People who have fulminant hepatitis typically develop the symptoms seen in viral hepatitis. Then they rapidly develop severe, often life-threatening liver failure. This can happen within hours, days, or sometimes weeks.
Some fat in your liver is normal. But if it makes up more than 5%-10% of the organ's weight, you may have fatty liver disease. If you're a drinker, stop. That's one of the key causes of the condition.
There are two main types of fatty liver disease:
Alcoholic liver disease (ALD)
Nonalcoholic fatty liver disease (NAFLD)
You can also get fatty liver disease during pregnancy.
Buildup of fluid in the abdominal cavity, arms, and legs.
The only known way to prevent fulminant viral hepatitis is to prevent viral hepatitis infection.
No medicine can reverse fulminant hepatitis. People who have it need to be hospitalized in an intensive care unit. While there, they can be cared for until their condition becomes more stable. For some people, a liver transplant is the only lifesaving option. People younger than age 40 who have fulminant hepatitis are more likely to recover than older adults or people who have chronic liver disease.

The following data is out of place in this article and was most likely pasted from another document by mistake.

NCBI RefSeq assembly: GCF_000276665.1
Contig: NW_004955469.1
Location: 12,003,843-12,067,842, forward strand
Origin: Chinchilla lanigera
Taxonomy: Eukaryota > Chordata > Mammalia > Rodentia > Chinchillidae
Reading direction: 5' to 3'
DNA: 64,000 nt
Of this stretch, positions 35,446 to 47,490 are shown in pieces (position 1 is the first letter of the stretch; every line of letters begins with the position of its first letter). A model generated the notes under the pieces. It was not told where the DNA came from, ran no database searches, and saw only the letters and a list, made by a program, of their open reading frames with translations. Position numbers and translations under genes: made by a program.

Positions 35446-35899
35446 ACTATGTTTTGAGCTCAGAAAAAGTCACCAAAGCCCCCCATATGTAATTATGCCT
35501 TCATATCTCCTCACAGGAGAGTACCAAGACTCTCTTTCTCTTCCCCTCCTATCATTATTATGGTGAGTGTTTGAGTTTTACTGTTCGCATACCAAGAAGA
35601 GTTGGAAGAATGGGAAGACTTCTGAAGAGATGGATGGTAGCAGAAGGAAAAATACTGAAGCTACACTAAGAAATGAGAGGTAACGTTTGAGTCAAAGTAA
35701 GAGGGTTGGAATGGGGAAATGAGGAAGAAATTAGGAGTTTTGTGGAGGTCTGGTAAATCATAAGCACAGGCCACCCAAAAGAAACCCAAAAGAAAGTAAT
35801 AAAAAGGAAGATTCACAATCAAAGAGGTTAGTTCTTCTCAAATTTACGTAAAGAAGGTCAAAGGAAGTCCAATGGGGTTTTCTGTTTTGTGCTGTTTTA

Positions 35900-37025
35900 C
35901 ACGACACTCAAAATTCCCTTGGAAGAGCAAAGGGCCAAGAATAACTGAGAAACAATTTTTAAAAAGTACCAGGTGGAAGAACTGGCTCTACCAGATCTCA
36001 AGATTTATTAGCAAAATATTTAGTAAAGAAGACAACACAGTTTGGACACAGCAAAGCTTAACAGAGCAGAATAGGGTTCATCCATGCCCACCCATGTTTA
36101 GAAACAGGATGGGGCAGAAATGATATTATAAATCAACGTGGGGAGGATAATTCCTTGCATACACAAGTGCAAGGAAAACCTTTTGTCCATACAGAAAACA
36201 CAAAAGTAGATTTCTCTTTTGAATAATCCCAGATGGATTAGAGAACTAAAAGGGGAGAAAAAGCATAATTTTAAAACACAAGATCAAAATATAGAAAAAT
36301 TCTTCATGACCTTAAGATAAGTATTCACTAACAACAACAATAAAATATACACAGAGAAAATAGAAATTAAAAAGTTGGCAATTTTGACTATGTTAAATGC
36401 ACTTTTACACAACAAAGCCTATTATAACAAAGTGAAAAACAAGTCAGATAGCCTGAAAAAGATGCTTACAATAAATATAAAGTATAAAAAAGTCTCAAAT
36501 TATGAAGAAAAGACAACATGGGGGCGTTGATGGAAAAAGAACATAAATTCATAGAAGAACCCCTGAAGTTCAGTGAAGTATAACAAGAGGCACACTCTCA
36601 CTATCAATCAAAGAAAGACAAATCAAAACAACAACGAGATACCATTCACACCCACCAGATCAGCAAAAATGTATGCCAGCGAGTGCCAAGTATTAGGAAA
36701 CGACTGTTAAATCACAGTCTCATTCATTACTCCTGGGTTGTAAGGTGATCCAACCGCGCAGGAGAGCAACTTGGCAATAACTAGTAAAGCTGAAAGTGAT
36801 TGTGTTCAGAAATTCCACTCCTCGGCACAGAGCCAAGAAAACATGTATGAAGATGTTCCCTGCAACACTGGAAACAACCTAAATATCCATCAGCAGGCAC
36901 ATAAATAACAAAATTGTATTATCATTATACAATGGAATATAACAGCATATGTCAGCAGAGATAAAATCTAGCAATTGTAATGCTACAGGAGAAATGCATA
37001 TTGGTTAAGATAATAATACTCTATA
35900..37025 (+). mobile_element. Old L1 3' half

Depending on the cause of the fulminant hepatitis, about 40 to 70 out of 100 people recover without major treatment.1
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WebMD Medical Reference from Healthwise
November 14, 2014
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